26. #86
    I'm thinking specifically of a couple of Carcassi etudes where you're playing arpeggios above the 5th fret but using an open A bass note. that's just one example... how are you dealing with that sort of thing?

  27. #87
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    Hmmm.. I think I might have to show you a video of that. It really depends, actually now that I think about it there is not many places where you can play a low A note in this tuning. You could play the A note on the 9th fret 4th string an octave higher but that might intefere with the arppegios

  28. #88
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    Let me get back to you I'll show how i do it

  29. #89
    Quote Originally Posted by jazznylon View Post
    Hmmm.. I think I might have to show you a video of that. It really depends, actually now that I think about it there is not many places where you can play a low A note in this tuning. You could play the A note on the 9th fret 4th string an octave higher but that might intefere with the arppegios
    You should try the fretlocks... it's a little one string capo. I've found it essential because I'm trying to see if I can use this tuning in my day to day working life and if I can't play the existing repertoire in a convincing way it's useless. The fretlocks allow you to alter the open note on a single string while maintaining the intervallic relationships between the fretted notes on that string and those of the others. On a similar note, I started messing around with traditional alternating bass fingerpicking in the tuning over the past day or two. That's harder. I'm thinking the only real solution is going to be retuning one or more of the bass strings.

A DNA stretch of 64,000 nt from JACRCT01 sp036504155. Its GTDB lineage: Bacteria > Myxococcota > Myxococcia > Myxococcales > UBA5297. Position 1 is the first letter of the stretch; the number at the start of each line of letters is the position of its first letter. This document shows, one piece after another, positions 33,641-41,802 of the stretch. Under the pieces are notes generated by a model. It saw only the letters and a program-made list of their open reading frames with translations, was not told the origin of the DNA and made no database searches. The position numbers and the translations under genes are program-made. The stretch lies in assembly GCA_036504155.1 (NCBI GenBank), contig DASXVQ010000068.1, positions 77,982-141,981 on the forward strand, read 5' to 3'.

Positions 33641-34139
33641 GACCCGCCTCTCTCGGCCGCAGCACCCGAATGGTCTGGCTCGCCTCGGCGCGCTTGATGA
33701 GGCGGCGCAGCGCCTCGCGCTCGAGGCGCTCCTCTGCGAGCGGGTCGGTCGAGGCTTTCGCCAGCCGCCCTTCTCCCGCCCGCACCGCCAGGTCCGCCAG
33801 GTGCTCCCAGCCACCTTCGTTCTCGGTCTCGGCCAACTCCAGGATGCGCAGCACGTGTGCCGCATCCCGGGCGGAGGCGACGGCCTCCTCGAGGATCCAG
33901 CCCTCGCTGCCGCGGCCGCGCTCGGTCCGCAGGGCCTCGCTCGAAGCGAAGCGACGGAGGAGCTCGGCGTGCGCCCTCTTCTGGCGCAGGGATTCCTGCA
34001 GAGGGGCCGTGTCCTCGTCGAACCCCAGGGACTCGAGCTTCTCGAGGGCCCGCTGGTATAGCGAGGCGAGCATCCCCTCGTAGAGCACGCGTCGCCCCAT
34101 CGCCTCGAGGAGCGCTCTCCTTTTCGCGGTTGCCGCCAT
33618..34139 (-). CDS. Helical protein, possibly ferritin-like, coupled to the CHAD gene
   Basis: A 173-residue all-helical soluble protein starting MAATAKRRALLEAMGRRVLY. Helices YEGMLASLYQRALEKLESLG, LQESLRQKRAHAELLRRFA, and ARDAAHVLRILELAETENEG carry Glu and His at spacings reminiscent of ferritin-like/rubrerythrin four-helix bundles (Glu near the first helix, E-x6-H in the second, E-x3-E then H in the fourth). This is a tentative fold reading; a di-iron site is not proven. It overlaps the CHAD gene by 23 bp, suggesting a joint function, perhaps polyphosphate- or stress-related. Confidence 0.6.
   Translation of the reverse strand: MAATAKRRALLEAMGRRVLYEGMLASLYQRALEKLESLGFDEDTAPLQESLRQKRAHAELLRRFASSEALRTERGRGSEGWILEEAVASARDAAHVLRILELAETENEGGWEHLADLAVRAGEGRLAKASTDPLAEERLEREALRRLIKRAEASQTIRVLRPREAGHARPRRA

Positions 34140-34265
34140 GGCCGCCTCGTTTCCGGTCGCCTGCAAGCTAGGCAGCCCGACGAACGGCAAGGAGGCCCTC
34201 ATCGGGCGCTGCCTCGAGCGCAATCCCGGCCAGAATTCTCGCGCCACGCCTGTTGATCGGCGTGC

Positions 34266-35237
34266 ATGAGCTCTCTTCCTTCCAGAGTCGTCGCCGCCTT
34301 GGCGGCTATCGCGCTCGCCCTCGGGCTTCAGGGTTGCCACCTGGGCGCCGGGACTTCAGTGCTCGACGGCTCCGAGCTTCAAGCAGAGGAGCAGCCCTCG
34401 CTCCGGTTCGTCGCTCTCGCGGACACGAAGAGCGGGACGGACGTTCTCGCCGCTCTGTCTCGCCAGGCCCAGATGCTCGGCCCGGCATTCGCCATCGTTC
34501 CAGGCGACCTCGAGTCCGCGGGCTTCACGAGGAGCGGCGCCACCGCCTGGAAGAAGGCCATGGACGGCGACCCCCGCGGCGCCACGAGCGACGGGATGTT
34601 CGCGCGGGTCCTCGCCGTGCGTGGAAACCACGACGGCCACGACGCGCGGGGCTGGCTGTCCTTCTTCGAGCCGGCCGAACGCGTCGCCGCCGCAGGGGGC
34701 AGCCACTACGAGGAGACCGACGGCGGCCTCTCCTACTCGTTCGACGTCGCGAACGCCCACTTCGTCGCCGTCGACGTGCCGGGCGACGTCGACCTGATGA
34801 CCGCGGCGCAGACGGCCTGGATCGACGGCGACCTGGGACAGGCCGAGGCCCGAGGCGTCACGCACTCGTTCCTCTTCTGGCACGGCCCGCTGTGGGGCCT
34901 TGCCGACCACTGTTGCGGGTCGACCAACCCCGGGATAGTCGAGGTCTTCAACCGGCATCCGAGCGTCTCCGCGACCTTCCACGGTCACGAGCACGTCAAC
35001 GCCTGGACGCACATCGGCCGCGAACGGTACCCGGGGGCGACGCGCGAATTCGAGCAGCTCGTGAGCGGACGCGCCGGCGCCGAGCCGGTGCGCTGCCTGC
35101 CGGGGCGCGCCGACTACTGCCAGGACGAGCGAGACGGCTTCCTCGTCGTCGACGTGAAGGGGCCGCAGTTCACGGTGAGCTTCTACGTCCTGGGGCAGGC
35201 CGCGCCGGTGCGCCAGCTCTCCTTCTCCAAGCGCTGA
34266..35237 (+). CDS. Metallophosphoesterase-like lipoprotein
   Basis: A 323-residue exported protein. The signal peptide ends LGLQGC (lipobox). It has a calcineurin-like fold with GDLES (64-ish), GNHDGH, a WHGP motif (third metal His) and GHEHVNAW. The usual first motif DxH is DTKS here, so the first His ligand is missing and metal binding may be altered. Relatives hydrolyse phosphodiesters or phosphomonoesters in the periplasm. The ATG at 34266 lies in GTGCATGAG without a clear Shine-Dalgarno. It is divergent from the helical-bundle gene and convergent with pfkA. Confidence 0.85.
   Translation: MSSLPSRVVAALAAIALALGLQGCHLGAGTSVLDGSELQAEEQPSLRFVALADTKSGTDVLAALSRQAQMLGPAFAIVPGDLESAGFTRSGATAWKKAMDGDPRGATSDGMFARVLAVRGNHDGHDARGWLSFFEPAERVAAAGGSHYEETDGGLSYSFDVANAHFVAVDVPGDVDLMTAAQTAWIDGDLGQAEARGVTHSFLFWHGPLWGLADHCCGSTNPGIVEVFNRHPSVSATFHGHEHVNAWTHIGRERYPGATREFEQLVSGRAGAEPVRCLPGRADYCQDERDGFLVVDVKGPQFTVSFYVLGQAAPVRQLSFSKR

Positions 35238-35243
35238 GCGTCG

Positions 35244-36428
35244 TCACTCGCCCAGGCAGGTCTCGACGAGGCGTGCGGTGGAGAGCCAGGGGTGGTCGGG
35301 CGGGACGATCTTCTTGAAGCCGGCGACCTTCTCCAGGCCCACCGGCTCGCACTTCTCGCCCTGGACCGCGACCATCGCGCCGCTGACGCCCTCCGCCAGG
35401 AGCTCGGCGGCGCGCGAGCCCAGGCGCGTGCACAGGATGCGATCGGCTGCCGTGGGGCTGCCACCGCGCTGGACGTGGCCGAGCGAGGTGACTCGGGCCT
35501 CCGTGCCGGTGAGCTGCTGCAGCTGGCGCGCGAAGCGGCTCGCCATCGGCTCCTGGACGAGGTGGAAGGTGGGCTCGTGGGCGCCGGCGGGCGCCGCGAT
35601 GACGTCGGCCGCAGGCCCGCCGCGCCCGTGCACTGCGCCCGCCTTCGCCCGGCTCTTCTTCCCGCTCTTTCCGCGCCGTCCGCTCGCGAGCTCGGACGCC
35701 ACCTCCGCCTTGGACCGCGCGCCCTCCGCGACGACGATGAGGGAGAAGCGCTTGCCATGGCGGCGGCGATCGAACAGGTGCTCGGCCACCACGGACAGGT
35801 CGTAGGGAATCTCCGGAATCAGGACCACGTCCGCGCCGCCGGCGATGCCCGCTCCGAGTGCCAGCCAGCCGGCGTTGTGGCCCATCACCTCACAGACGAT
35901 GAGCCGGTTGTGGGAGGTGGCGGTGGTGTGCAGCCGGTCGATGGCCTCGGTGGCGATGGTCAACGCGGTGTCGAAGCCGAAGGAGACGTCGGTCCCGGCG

30. #90
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    Sorry I just had dinner. So right now im looking at this piece from Carcassi that utilizes open A strings. Is this what you are talking about?



    Its far from perfect but anyways the first chord there is a point where i replace the first finger with my pinky. If I hadn't done that then the bass and middle notes would be cut off too early. Then the next shift occurs and i decide to put the Ab bass in a higher octave because its easier for me to play this shape.
    Last edited by jazznylon; 11-07-2016 at 08:08 PM.